Bleak is the word. If EM Cioran, the great Romanian philosopher of the bleak, had been a novelist, Animalia is the kind of novel he would have produced. Published by the courageous Fitzcarraldo, this won’t make it on to a list of beach reads. But it is likely to be hailed as a modern classic. You can’t have everything.
Jean-Baptiste Del Amo has published four novels in his native France. Animalia is the first to appear in English, in a translation by Frank Wynne, whose unenviable task it has been to take Del Amo’s original, Règne Animal, and to capture and convey something of its full throttle, bold, dark profundity. He has triumphantly succeeded: Animalia in English has a truly savage quality, all blood and stench and despair.
This won’t make it on to a list of beach reads. But it is likely to be hailed as a modern classic.
There is of course a strong and still thriving tradition of what one might think of as a literature of disgust in France, and male disgust in particular; disgust with the self and with others. Rabelais, Sartre, the Marquis de Sade, Bataille, Houellebecq: nauseated, heartsick, revolting men.
This is a book about war, violence, sickness and cruelty, and about the relationship between men, women, animals and the natural world. Just about everything in Animalia is stained, spoiled, violated, dirty and unpleasant—pick a page, any page, any scene, any person, anything. “She has shrivelled until she is not more than a sheath of bloodless skin stretched taut over knotty muscles and jagged bones…Faced with the wife’s determined silence, he finally decides to step inside, trailing his own stench and the stench of the animals as far as the box-bed, and pulls the door open…Jérôme scoops up a ladle of cold stock and greasy clots from the surface of a large stewpot on the gas stove, brings it to his lips and slurps.”
Consisting of just four long chapters—the accurately titled This Filthy Earth (1898-1914), Post Tenebras Lux (1914-1917), The Herd (1981) and The Collapse (1981)—Animalia follows the misfortunes of four generations of a peasant family, as they stagger through the 20th century in an unpicturesque village in rural France, raising and casually mistreating their animals and each other.
The one constant throughout this terrible saga is Éléonore, born into poverty and an unforgiving landscape: “By the time Éléonore is born, the black fields have hardened, it is cold enough to split the stones and the animals wander, lost souls, over the hostile moors in search of tufts of grass frozen by the wintry weather.” Éléonore’s life is bad enough, but her mother’s life is one of such utterly unremitting awfulness—her only significant role being to procreate—that Del Amo calls her “the genetrix,” rather than dignifying her with a name. If in Animalia the humans behave no better than animals, it is because basically we are animals.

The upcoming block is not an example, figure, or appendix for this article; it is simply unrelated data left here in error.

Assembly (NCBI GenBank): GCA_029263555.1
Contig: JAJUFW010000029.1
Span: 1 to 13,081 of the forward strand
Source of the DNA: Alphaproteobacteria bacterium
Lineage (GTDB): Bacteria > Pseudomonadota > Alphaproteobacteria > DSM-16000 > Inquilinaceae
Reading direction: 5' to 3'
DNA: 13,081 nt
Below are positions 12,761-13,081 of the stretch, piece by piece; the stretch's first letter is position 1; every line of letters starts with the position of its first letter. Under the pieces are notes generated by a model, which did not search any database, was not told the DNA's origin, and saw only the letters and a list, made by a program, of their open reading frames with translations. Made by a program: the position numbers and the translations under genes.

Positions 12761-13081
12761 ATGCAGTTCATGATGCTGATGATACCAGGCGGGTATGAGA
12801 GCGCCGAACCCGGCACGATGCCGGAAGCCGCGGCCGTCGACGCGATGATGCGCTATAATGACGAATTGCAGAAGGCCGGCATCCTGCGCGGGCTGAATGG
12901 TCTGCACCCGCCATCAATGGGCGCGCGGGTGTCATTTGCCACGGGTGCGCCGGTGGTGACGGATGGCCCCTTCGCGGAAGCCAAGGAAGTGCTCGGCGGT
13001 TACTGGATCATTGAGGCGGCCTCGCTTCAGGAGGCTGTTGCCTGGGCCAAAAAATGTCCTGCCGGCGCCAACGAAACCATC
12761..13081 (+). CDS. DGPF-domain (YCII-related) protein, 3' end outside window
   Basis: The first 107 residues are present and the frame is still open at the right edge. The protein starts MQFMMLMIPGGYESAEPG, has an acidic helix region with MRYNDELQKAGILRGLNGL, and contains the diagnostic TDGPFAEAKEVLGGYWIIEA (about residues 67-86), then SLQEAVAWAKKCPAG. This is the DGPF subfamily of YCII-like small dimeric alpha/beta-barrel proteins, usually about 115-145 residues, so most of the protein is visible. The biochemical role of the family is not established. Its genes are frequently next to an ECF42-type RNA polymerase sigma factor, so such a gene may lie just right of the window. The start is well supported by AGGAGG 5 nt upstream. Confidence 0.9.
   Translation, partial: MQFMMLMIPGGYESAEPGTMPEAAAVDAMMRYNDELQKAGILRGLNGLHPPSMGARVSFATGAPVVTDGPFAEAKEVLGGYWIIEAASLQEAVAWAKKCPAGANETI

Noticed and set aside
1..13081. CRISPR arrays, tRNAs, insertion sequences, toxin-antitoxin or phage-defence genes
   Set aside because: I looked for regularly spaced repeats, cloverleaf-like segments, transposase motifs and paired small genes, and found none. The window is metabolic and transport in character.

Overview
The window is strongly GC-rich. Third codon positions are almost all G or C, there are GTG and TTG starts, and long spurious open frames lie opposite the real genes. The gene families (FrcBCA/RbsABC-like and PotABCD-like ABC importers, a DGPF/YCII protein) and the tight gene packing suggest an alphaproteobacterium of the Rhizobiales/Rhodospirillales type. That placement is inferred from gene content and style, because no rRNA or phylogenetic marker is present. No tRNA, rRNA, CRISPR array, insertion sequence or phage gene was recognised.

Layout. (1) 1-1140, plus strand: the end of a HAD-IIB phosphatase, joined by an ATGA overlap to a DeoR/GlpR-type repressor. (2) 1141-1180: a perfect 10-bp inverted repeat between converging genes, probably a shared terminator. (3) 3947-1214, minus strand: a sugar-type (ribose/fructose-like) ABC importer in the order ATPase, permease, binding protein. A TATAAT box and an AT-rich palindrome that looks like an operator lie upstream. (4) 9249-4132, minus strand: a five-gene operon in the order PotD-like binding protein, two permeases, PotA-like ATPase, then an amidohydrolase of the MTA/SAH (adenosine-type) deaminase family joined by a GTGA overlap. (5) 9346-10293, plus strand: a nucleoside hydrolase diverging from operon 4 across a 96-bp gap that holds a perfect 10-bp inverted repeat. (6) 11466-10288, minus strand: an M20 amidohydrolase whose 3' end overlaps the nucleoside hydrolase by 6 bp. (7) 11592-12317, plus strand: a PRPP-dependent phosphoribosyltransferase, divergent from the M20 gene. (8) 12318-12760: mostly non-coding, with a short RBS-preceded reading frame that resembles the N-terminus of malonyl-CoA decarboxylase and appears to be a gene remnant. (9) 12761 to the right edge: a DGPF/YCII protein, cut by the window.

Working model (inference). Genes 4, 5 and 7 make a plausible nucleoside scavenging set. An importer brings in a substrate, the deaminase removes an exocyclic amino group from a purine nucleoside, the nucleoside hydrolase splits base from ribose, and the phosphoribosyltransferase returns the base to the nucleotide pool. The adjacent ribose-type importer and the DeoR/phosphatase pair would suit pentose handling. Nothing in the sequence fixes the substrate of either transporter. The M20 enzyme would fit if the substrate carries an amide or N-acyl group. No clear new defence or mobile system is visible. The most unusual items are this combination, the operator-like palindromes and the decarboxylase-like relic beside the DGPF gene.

There are occasional glimpses of hope—though they are almost always instantly snatched away. Éléonore falls in love with her cousin Marcel, who then goes to fight in the first world war. By the 1980s the family is somehow still in business—though their dirt-poor subsistence smallholding is now a truly appalling pig farm. (“Occasionally Joël wonders whether it was the piggery that made monsters of them, or their monstrousness that infected the farm.” It’s both.)
If the humans behave no better than animals, it is because basically we are animals.
At the end of the novel, Éléonore’s great-grandchildren, Jérôme and his sister Julie-Marie, offer hints of a brighter future, but the real emergent force is “The Beast,” an enormous boar who is horribly alive to the possibilities available to him outside his doomed existence on the farm. “Images come back to him, surfacing from atavistic memory: plains and forage fields, wallows built among the ferns, deep in primeval forests, wild rivers from whose swift currents he drinks.”
If at times the book seems to be drowning in its own despair, elsewhere the sentences soar with heavy wings, and so the reader becomes complicit, awakened to our own filthy needs and desires. The final pages are given over entirely to The Beast: “He clears away a corner and lies against a wall. He keeps one eye open, scanning the darkness.” Animalia is an important reminder that literature’s task is not necessarily to uplift, but to help us to attain a true understanding of our predicament. In the words of Cioran: “We live in the false as long as we have not suffered. But when we begin to suffer, we enter the truth only to regret the false.”
Ian Sansom is the author of the Mobile Library mystery series.